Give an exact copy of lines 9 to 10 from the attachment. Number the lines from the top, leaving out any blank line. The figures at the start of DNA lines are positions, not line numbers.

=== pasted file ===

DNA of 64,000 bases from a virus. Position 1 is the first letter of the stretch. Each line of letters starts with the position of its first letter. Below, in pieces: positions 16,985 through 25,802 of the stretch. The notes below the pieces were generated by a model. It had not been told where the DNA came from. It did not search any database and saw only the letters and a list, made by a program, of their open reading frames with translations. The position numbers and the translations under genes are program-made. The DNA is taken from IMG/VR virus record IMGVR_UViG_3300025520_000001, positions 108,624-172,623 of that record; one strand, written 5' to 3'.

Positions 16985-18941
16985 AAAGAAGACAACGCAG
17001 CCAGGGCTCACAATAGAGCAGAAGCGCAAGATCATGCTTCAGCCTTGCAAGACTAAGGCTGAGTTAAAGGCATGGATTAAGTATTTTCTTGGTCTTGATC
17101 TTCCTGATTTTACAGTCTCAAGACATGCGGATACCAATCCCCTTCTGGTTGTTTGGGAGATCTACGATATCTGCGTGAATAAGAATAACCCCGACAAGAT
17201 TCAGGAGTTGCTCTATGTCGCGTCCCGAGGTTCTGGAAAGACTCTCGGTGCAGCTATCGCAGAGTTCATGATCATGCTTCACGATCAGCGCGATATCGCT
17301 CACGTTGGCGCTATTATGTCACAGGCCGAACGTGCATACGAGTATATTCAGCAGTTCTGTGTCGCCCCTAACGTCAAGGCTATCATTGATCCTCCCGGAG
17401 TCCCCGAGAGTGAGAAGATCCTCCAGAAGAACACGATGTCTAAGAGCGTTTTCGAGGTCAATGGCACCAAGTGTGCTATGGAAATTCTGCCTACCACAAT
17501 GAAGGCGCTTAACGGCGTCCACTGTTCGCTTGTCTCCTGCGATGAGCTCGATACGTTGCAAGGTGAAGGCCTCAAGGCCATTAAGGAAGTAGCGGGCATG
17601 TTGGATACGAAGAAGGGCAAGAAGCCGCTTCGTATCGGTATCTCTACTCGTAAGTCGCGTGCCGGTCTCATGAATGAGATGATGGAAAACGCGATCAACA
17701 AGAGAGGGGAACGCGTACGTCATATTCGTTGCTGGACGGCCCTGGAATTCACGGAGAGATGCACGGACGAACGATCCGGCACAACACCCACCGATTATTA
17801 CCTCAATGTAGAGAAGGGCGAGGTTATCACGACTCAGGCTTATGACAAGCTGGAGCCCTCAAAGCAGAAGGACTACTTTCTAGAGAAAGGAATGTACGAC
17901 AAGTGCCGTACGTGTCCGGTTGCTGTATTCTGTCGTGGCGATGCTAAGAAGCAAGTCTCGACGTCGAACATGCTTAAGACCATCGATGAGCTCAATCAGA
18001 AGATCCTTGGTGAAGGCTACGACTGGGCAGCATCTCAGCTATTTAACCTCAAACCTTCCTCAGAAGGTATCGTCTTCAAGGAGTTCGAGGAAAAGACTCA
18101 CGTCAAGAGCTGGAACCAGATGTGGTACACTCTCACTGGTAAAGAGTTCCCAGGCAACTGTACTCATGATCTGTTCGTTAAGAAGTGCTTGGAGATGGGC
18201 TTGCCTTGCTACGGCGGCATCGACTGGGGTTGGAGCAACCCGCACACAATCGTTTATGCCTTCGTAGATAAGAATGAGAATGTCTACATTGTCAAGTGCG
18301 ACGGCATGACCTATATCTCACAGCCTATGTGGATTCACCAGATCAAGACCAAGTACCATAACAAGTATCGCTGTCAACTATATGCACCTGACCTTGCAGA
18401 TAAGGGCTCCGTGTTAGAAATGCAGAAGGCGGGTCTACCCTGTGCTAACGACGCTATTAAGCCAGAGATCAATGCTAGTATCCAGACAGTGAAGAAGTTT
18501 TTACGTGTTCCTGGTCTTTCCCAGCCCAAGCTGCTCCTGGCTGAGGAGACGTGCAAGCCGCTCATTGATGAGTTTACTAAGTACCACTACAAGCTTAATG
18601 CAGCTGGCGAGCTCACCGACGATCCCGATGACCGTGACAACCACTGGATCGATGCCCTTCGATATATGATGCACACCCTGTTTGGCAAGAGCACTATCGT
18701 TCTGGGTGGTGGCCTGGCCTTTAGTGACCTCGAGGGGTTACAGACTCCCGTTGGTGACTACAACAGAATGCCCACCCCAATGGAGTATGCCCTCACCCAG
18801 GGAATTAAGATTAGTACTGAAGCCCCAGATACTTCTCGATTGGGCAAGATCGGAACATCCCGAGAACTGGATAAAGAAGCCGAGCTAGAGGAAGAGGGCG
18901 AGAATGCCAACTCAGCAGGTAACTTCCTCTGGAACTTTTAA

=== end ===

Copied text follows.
17501 GAAGGCGCTTAACGGCGTCCACTGTTCGCTTGTCTCCTGCGATGAGCTCGATACGTTGCAAGGTGAAGGCCTCAAGGCCATTAAGGAAGTAGCGGGCATG
17601 TTGGATACGAAGAAGGGCAAGAAGCCGCTTCGTATCGGTATCTCTACTCGTAAGTCGCGTGCCGGTCTCATGAATGAGATGATGGAAAACGCGATCAACA